Behind the Fight : December 2012

In the world of mixed martial arts, there are few individuals who receive more love than Jacob “Stitch” Duran. From wrapping hands in the locker room to plugging cuts in between rounds, Stitch works his magic to ensure the action inside the cage continues. Over a 25-year career spent in the trenches of combat sports, Stitch has become known as a true master of his unique craft.

StitchAs the UFC continues to put on more and more shows, how hectic is your schedule?

‘Hectic’ is certainly one of the words I could use, but I’m very happy doing what I’m doing. As a matter of fact, right now I have 12 days off because I’m doing The Ultimate Fighter. Last night, we had 14 fights on the reality show, but before that, I worked 14 weekends in a row between the UFC and boxing. It’s non-stop, and it keeps me busy. I’m living my dream, so I can’t bitch and moan about it.

What drew you to becomte a cutman?

I had my own kickboxing school, and I had to learn to be a cutman in addition to being a trainer and a manager. After a while, I focused on the cuts more than anything else.

What piece of advice do you have for other people interested in the profession?

I get emails every week. They come in from doctors, paramedics, EMTs, nurses, and regular fans who want to do what I do. They ask me what it takes to be a cutman, and I tell them first and foremost, you have to spend hours, days, weeks, months, and years in the gym learning about fighting. You have to learn the mental as well as the physical part of what goes into fighting. It’s a process. Eventually you learn how to wrap hands, and then you learn how to work cuts, but it’s doesn’t come quickly.

I’ve heard a lot of people refer to being a good cutman as an art form. Would you agree?

There’s no doubt about it. There is an art to what we do in wrapping hands. There is a technique to it. Two guys can wrap hands and do it completely different. I found the way that works for me and the way fighters seem to like. I always ask them if they want the ‘knockout wrap’ or the ‘tapout wrap,’ and I change things according to their preference. It’s definitely an art.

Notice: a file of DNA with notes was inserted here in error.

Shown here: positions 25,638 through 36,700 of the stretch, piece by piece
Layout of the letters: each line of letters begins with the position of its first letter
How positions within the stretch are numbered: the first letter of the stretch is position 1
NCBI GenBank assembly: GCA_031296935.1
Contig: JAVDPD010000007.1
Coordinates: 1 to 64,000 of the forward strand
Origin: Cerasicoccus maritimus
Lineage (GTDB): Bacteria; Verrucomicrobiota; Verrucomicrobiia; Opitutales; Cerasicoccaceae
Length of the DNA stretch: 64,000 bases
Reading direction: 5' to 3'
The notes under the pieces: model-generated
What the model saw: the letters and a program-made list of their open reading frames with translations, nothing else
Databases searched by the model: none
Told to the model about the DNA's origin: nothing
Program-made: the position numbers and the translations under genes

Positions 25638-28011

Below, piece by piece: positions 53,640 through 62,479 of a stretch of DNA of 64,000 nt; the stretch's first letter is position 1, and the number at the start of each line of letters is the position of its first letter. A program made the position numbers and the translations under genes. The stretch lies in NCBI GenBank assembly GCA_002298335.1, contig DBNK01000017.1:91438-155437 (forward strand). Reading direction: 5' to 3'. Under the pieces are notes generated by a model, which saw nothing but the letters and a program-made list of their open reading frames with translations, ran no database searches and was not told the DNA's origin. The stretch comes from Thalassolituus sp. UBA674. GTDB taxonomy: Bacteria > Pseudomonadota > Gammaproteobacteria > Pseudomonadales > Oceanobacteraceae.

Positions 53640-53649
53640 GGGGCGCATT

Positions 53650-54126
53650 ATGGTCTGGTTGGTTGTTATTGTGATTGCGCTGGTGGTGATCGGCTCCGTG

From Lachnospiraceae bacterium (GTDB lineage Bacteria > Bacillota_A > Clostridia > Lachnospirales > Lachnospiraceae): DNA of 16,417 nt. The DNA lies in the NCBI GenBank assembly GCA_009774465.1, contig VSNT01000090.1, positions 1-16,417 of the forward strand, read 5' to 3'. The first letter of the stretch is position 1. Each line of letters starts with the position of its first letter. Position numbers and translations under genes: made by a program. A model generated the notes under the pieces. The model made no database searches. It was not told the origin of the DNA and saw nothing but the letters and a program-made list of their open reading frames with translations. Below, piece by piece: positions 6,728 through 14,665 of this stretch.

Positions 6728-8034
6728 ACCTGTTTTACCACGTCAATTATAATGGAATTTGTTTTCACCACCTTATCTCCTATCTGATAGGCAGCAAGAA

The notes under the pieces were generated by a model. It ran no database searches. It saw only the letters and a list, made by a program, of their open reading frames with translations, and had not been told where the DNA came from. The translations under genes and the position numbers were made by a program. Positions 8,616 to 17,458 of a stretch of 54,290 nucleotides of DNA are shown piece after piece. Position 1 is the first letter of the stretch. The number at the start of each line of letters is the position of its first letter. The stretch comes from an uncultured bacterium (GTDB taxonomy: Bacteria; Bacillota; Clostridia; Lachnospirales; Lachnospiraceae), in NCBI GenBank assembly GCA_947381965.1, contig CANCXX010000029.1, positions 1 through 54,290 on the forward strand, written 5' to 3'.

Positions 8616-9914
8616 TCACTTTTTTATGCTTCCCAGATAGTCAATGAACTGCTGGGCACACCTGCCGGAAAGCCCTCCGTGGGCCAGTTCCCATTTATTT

If you had to pick the worst cut you’ve ever had to work on in your career, who would win the dubious honor?

One cut that really stands out that people don’t appreciate in the way that I appreciate cuts came when Cain Velasquez knocked out Brock Lesnar. When you are talking about big cuts, that was a huge cut on Lesnar’s cheek. My swab literally sunk into the wound because the cut was down to the bone. That was a major cut, and you can still see the scar tissue on Brock’s cheek. What made it stand out even more to me came when I was working on Brock, and he whispered to me, ‘Stitch, take care of me.’ I told him not to worry and I would take care of him.

Is there anything that makes you shudder and turn away?

Not too many things freak me out at this point because I always tell myself it’s not my cut. That is normally how I approach it and one of the main reasons I can stay so calm and collected. Although, there have been a couple of instances throughout my career—Corey Hill breaking his leg was a tough one. I’m holding his shoulders as he’s lying down, and I’m looking at his leg going one way and his foot going the other. He’s screaming in pain, and it was kind of fucking freaking me out. I’m holding his shoulders while the doctor is trying to straighten it out. One of the good things I remember about that incident came when he was on the stretcher. They had given him a couple shots of morphine, and he was calmed down. As they were taking him out, he looks at me and said, ‘Stitch, I almost had him.’ What a fucking warrior, man.

How do you unwind when the arena clears out and the event is over?

After the show, I like to hang out with the fans in the lobby and talk about the event or go to an after-party. When the fighters come up and thank me or give me a hug, those are great moments. When fans come up and tell me, ‘Thank you for taking care of the fighters and giving us the opportunity to watch more fights,’ it means a lot to me. Those are things you just can’t pay for and a good way to cap a great night.

Be on the lookout for Stitch’s signature line of products coming soon: Stitch Premium Tape and a new gauze pack called Quick-Aid.

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